I've read a few of KSR's more recent books but I'm just now getting around to the one he's most known for. It's interesting to see that his environmentalist mindset and hatred of capitalism were already present in the early 90s. I guess he skipped the libertarian / ancap phase that many sci-fi authors seemed to go through (or maybe that's just a bubble I was in?).
The character Ann represents the most extreme environmentalist viewpoint: she is desperate to preserve Mars in its natural state, inconsolably depressed by the prospect of any terraforming. I think you could draw a connection between this impulse and, for example, NIMBYism in contemporary politics: when we come to know and love something beautiful (be it a rugged alien landscape, or a quaint low-density neighborhood of historic buildings), we can become fixated on preserving it, insensitive to the costs we impose on others by doing so. But in a universe subject to the first law of thermodynamics, the creation of something new must always be paid for by the transformation of something old. It isn't reasonable to try to hang on to every piece of beauty forever; we have to make space for new people, and for the new beauty they will embody and create.
Certainly it's worth preserving some - much! - of the past, but there has to be balance. There are, to put it mildly, a lot of planets out there. Demanding that they all be preserved untouched would be about as reasonable as demanding that every single meadow on Earth be declared a state park.
In Ministry for the Future Robinson imagines a cryptocurrency paid out for the prevention or negation of carbon emissions. Red Mars likewise gestures (vaguely) at a proposal for remaking the economy on a more ecologically-aware basis: "eco-economics" where calories are the fundamental unit of value. This doesn't sound promising to me. For one thing, calories don't even capture all of humanity's physical needs (how should this system value nutrients that are needed for full health but not survival, for example?). And as the book notes, a caloric value would have to be assigned to things like art arbitrarily. Assigning such value by fiat of a central authority sounds much more dystopian than our current system.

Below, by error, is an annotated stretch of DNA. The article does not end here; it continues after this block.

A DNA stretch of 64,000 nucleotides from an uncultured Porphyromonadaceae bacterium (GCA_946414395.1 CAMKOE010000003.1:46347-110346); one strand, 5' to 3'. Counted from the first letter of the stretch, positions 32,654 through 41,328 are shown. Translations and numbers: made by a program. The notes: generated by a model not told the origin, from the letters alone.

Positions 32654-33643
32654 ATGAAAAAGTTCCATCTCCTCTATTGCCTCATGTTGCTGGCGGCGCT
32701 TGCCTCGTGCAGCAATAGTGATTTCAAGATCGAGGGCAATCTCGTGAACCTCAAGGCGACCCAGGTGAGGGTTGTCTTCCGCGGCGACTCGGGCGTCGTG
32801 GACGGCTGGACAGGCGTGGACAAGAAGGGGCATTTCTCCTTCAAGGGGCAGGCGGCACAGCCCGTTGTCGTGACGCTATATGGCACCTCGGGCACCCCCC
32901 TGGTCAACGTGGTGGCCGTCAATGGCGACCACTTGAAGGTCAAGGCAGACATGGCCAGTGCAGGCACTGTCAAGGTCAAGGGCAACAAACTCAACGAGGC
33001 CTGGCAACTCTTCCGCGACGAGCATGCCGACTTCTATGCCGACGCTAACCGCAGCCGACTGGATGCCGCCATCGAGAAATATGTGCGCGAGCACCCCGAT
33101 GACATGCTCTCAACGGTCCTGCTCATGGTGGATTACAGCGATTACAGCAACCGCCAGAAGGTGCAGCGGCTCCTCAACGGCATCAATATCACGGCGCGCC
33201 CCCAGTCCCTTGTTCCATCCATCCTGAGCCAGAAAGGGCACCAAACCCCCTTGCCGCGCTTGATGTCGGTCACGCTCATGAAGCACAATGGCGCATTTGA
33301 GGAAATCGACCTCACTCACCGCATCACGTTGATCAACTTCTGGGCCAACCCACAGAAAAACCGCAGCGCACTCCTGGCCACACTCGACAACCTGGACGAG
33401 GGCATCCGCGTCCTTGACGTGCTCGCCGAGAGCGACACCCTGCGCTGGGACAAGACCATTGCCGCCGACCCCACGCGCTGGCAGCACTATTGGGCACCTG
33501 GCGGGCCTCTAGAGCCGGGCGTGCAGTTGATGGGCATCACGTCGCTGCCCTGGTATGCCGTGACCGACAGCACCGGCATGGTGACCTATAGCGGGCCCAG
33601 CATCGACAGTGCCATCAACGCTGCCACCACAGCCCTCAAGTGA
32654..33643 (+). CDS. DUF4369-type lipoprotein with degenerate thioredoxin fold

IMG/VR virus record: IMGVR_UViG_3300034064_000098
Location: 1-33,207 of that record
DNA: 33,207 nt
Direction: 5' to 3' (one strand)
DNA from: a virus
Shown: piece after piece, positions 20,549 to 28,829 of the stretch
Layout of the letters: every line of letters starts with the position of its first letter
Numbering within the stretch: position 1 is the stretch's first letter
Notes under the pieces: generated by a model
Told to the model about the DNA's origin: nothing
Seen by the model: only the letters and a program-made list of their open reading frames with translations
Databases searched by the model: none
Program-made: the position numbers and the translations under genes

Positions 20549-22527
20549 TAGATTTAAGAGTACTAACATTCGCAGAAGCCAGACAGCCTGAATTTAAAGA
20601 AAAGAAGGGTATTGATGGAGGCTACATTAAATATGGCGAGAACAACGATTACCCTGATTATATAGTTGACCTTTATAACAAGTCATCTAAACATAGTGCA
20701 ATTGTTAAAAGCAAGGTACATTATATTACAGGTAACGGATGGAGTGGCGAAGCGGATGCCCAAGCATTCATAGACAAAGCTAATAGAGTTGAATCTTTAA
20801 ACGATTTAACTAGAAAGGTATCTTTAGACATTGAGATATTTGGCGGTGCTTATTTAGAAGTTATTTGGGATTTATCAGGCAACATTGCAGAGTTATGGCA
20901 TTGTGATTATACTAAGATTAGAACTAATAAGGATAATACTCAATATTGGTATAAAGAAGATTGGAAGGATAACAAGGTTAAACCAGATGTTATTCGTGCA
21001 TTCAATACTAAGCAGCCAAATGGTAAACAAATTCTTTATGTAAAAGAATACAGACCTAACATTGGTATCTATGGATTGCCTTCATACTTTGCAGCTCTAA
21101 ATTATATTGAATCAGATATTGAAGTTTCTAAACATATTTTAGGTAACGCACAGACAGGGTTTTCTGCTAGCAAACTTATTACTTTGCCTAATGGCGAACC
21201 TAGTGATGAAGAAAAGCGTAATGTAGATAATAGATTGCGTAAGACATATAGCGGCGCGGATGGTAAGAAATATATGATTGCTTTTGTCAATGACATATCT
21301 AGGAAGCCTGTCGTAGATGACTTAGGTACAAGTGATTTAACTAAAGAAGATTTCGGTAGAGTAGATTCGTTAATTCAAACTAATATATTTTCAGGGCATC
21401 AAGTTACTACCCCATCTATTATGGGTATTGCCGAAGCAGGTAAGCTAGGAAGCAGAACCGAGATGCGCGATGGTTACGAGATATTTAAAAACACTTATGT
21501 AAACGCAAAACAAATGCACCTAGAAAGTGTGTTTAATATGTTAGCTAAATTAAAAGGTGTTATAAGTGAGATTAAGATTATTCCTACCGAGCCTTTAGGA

The character Arkady makes an interesting plea for engineering a new social order, pointing out the discrepancy between our control over the physical world and the haphazard nature of our social world:
...we have technology to manipulate matter right down to the molecular level. This is an extraordinary ability! Think of it! And yet some of us here can accept transforming the entire physical reality of this planet without doing a single thing to change ourselves or the way we live.
But I think the analogy fails in two obvious ways. Reshaping the physical world can be done unilaterally (by an individual or group) as long as nobody more powerful cares enough to stop them; social change depends on a greater degree of consensus, and achieving consensus is very difficult. It's also especially difficult to scientifically determine what the impact of social policies will be - you can't run rigorously controlled experiments in economics nearly as easily as you can in physics.
One amusing observation in the book is that the project of initial colonization needs to find people "crazy enough to want to leave Earth forever, but sane enough to disguise this fundamental madness, in fact defend it as pure rationality, scientific curiosity or something of the sort..." The screening process for the mission searches for a psychological profile so unrealistic that in practice they're selecting for liars.
I must admit I zoned out a lot during the audiobook and I don't know whether that's a symptom or a cause of me liking this less than other KSR novels I've read.
Unrelated to anything, here's a nice quote:
I suppose it's this that makes me somehow happy. Have we ever been so free of choices? The past is wiped out. All that matters is now. The present, and the future. ... And, you know, you never really summon all of your strength until you know that there's no way back, no way to go but onward.